Overall, each and every one of these events was awesome. I can safely say that because each and every one of these events provided something special, the opportunity to network with our peers and with the developers and project managers at Red Gate (who are also our peers, but not usually available to us). I both took part in the networking and stood back and watched it happen. I love seeing a bunch of data pro’s sitting (or standing) in a circle exchanging war stories, ideas, questions, thoughts or suggestions. It means you are building your skill set by extending your network. I saw cards, email and web addresses exchanged. That alone made these events a raging success.
But, it got even better. I also took part in lots of discussions about how people are using Red Gate software to make their jobs easier. I saw lots of people talking to the developers and project managers. This means you’re very likely to see new and better solutions coming out of Red Gate to make your lives a little easier. The opportunity to provide feedback is one more reason to attend an event like this. The ability to interact with people that are building the tools you use in order to supply them with the information they need on how to make that tool better serve your needs is the kind of opportunity that should never be ignored. It’s one of the reasons I encourage people to go to the Microsoft booth at PASS or TechEd and to visit the SQL Clinic at PASS. You don’t get that many chances to talk to the guys who can directly help you. But we provided that at SQL in the City. Another huge success.
Oh yeah, and there were learning opportunities through presentations in sessions. In addition to talks from Steve Jones, Red Gate developers and me, we had guest speakers helping us out. Mickey Steuwe (b|t) did a session in Pasadena and Charlotte on “Improve Your T-SQL by Changing Your Writing Habits.” Oh, and somehow you attendees got real confused and more of you went to Mickey’s session than to mine. Let’s keep an eye on that (ha! Kidding). Also in Pasadena Ike Ellis (b|t) gave a session called “SQL Server Tips and Tricks.” In addition to that, Ike sat down and walked me through his version of my talk on database deployments. I think Ike’s version of the talk was better than mine in a lot of ways. We may need to get Ike in to give that session. Trust me, you’ll like it. Finally in Pasadena, Ernest Hwang (b) gave a session called “Database Build and Release.” I’m sorry to say I missed the opportunity to meet Ernest.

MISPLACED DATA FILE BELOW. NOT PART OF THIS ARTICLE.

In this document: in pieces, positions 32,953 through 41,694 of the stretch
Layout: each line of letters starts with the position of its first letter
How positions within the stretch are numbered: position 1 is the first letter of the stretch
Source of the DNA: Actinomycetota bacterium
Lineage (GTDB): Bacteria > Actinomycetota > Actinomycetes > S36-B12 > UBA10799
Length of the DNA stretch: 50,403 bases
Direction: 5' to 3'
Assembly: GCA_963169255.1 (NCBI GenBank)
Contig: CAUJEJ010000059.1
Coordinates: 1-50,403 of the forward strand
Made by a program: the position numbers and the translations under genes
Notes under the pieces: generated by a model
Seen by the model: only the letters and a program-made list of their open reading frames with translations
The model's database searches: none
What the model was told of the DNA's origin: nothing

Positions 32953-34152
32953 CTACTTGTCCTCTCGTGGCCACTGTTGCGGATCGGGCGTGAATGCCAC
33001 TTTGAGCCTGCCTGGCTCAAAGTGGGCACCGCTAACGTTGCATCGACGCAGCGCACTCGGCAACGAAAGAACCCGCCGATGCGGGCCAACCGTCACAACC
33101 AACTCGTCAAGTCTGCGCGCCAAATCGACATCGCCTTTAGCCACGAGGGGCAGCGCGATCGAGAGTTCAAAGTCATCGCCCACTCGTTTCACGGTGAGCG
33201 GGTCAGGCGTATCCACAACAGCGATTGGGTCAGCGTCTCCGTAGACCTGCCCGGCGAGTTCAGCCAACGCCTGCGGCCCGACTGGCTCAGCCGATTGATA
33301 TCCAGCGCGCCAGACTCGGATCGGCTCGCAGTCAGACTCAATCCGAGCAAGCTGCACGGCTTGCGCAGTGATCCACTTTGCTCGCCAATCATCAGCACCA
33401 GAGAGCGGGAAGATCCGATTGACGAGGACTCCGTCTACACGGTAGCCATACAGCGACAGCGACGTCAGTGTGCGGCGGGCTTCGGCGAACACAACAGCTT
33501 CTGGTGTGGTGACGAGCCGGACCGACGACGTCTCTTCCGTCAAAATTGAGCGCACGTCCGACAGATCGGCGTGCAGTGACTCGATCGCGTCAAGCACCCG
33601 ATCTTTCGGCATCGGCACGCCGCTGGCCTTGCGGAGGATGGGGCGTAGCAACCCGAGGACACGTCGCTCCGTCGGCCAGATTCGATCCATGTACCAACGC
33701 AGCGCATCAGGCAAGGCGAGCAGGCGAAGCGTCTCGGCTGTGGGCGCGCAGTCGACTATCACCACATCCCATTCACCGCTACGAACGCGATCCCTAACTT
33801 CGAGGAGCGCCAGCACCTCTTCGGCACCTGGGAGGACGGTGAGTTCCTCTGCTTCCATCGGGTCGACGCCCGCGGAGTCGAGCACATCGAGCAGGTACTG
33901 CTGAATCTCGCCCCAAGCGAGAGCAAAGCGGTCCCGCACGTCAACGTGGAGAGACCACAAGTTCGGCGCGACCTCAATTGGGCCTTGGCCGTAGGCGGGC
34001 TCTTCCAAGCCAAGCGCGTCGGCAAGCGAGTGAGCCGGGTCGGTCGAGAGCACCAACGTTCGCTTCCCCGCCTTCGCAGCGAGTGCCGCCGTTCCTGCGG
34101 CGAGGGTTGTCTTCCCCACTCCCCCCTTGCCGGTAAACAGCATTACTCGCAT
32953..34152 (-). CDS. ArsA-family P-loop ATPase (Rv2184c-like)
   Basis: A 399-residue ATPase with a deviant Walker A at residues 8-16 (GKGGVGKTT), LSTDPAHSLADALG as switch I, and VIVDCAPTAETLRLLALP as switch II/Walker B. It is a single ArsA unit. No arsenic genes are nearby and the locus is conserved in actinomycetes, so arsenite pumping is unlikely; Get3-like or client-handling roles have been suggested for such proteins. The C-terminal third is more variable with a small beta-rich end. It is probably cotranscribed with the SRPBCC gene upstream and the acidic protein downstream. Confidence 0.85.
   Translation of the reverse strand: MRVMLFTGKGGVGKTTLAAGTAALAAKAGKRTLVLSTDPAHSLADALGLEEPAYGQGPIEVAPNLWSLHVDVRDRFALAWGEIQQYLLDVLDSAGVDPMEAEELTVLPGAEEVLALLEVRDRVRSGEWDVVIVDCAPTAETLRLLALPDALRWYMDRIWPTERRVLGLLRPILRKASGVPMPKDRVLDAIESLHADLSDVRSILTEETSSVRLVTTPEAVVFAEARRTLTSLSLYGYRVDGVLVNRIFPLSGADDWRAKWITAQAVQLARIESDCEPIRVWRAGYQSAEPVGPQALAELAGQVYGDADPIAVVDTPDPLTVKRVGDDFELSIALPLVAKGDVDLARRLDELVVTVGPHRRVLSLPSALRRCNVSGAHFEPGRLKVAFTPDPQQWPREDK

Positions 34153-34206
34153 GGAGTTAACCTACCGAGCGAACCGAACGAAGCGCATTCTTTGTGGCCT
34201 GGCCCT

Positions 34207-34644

Atlanta saw a different group of speakers. The touring speakers were the same, but we also brought in Tim Radney (b|t) for a session called “Life as a DBA.” Stuart Ainsworth (b|t) was also in Atlanta doing a session, “Simplifying SQL Development.” Both these guys are good friends and I loved hanging out with them. I have to say, I really like how Tim has his kids cut their hair. You should see the girls (kidding again).